I identify myself as a Christian who rejoices in the strong Christian testimony of the majority of the Friends universe. But I also rejoice in the liberal Quaker tradition that is great-hearted enough to allow entry into Quaker practice for those to whom the traditional Christian message is inaccessible or who are led to express their journey in non-traditional ways. It has also been within the freedom of the liberal tradition that my understanding of Christ's life and witness has grown and deepened in ways that might not have been possible in a more doctrinaire setting. I have shared deeply spiritual experiences with nontheist Friends and find my soul expanding with joy and gratitude in my liberal meeting peopled with tree huggers and peaceniks, Democrats and Republicans (yes, we have a few!) and Libertarians, Christians and New Agers. When I spend time with Conservative Friends I love their adherence to traditional Friends structures and ways and their quiet determination to keep the Bible as a central part of their journey. I haven't spent much time with pastoral or evangelical Friends (a lack resulting from geography rather than preference), but I admire the joy and fervor of their desire to share their faith, and I recognize the very real benefits of pastoral meetings (because, after all, sometimes we unprogrammed Friends get the ministry we pay for).

If George Fox came back today, I doubt he would recognize any of us as Quakers. It would be very odd if he did because the genius of what he and the seekers of the 17th century discovered was that humanity's search for God is not something carved in stone, unchangeable and frozen in time. The Divine, Fox discovered, "did not dwell in temples which men had commanded and set up, but in people's hearts." Those temples are not only ones made of bricks and mortar, but also ones made of our mental constructs. By squeezing our faith into our own particular Quaker "temples" we take something that is as large as God and make it as small as ourselves. Is that really what we want?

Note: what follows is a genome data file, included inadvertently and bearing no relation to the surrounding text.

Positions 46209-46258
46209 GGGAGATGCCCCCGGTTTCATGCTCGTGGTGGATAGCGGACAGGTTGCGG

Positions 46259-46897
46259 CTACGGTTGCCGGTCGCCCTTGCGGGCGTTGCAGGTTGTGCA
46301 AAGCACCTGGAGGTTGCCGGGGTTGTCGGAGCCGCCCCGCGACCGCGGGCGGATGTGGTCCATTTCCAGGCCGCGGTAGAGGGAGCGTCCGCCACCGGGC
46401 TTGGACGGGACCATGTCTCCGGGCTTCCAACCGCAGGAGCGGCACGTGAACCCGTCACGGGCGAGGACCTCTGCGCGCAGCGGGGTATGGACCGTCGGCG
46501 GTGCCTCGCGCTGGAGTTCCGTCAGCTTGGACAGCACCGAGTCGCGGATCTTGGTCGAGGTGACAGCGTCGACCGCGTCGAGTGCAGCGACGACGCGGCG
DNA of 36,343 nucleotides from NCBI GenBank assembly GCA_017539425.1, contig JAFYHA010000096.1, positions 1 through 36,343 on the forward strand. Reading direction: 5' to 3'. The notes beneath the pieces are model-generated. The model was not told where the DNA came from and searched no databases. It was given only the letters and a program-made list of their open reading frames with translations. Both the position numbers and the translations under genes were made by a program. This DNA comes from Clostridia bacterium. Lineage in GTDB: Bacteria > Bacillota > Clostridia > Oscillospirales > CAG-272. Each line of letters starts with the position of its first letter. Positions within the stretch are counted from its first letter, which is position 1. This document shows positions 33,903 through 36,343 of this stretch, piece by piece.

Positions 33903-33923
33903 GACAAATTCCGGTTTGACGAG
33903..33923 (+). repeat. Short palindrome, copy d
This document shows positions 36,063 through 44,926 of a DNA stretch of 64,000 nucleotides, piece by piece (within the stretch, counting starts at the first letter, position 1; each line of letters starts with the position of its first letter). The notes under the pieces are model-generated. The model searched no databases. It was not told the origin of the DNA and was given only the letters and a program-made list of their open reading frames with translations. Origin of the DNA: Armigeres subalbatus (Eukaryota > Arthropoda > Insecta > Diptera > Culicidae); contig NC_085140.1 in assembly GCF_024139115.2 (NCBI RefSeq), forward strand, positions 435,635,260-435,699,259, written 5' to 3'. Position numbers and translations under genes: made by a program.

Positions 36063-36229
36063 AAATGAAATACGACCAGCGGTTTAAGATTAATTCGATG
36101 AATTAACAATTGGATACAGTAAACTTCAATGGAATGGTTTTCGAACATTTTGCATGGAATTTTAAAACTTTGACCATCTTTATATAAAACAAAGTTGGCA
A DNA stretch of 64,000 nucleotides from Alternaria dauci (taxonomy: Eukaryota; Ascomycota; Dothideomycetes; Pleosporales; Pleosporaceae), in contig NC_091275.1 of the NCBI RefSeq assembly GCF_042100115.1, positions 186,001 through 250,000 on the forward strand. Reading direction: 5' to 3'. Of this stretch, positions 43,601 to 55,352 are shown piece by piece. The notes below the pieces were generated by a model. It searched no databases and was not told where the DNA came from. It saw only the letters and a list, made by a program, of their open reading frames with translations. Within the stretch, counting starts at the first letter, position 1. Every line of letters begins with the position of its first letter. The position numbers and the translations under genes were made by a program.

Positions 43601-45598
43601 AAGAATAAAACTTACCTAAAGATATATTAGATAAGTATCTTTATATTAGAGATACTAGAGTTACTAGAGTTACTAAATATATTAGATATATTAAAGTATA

Tuesday, January 31, 2012

This Life or the Afterlife

A good friend of mine posted a blog a couple of days ago in which he floated the idea that to achieve an afterlife you have to "nurture and exercise your potential immortal soul to enable it to survive the death of your body," in much the same way that you have to make the effort to learn algebra in order to solve quadratic equations. ( In short, an afterlife doesn't just happen, you have to work at it. The souls of atheists would become extinct at death (epic fail on the final exam), and so, presumably, would those erstwhile slackers who undergo deathbed conversions (only to realize at the last minute that they really should have attended class). Neither, according to my friend's theory, would people who have merely lived good lives - but never actively exercised their "God muscle" - get a free pass when they shuffled off their mortal coils. Folks, however, who had done the necessary "soul work" would "graduate" to Whatever Comes Next.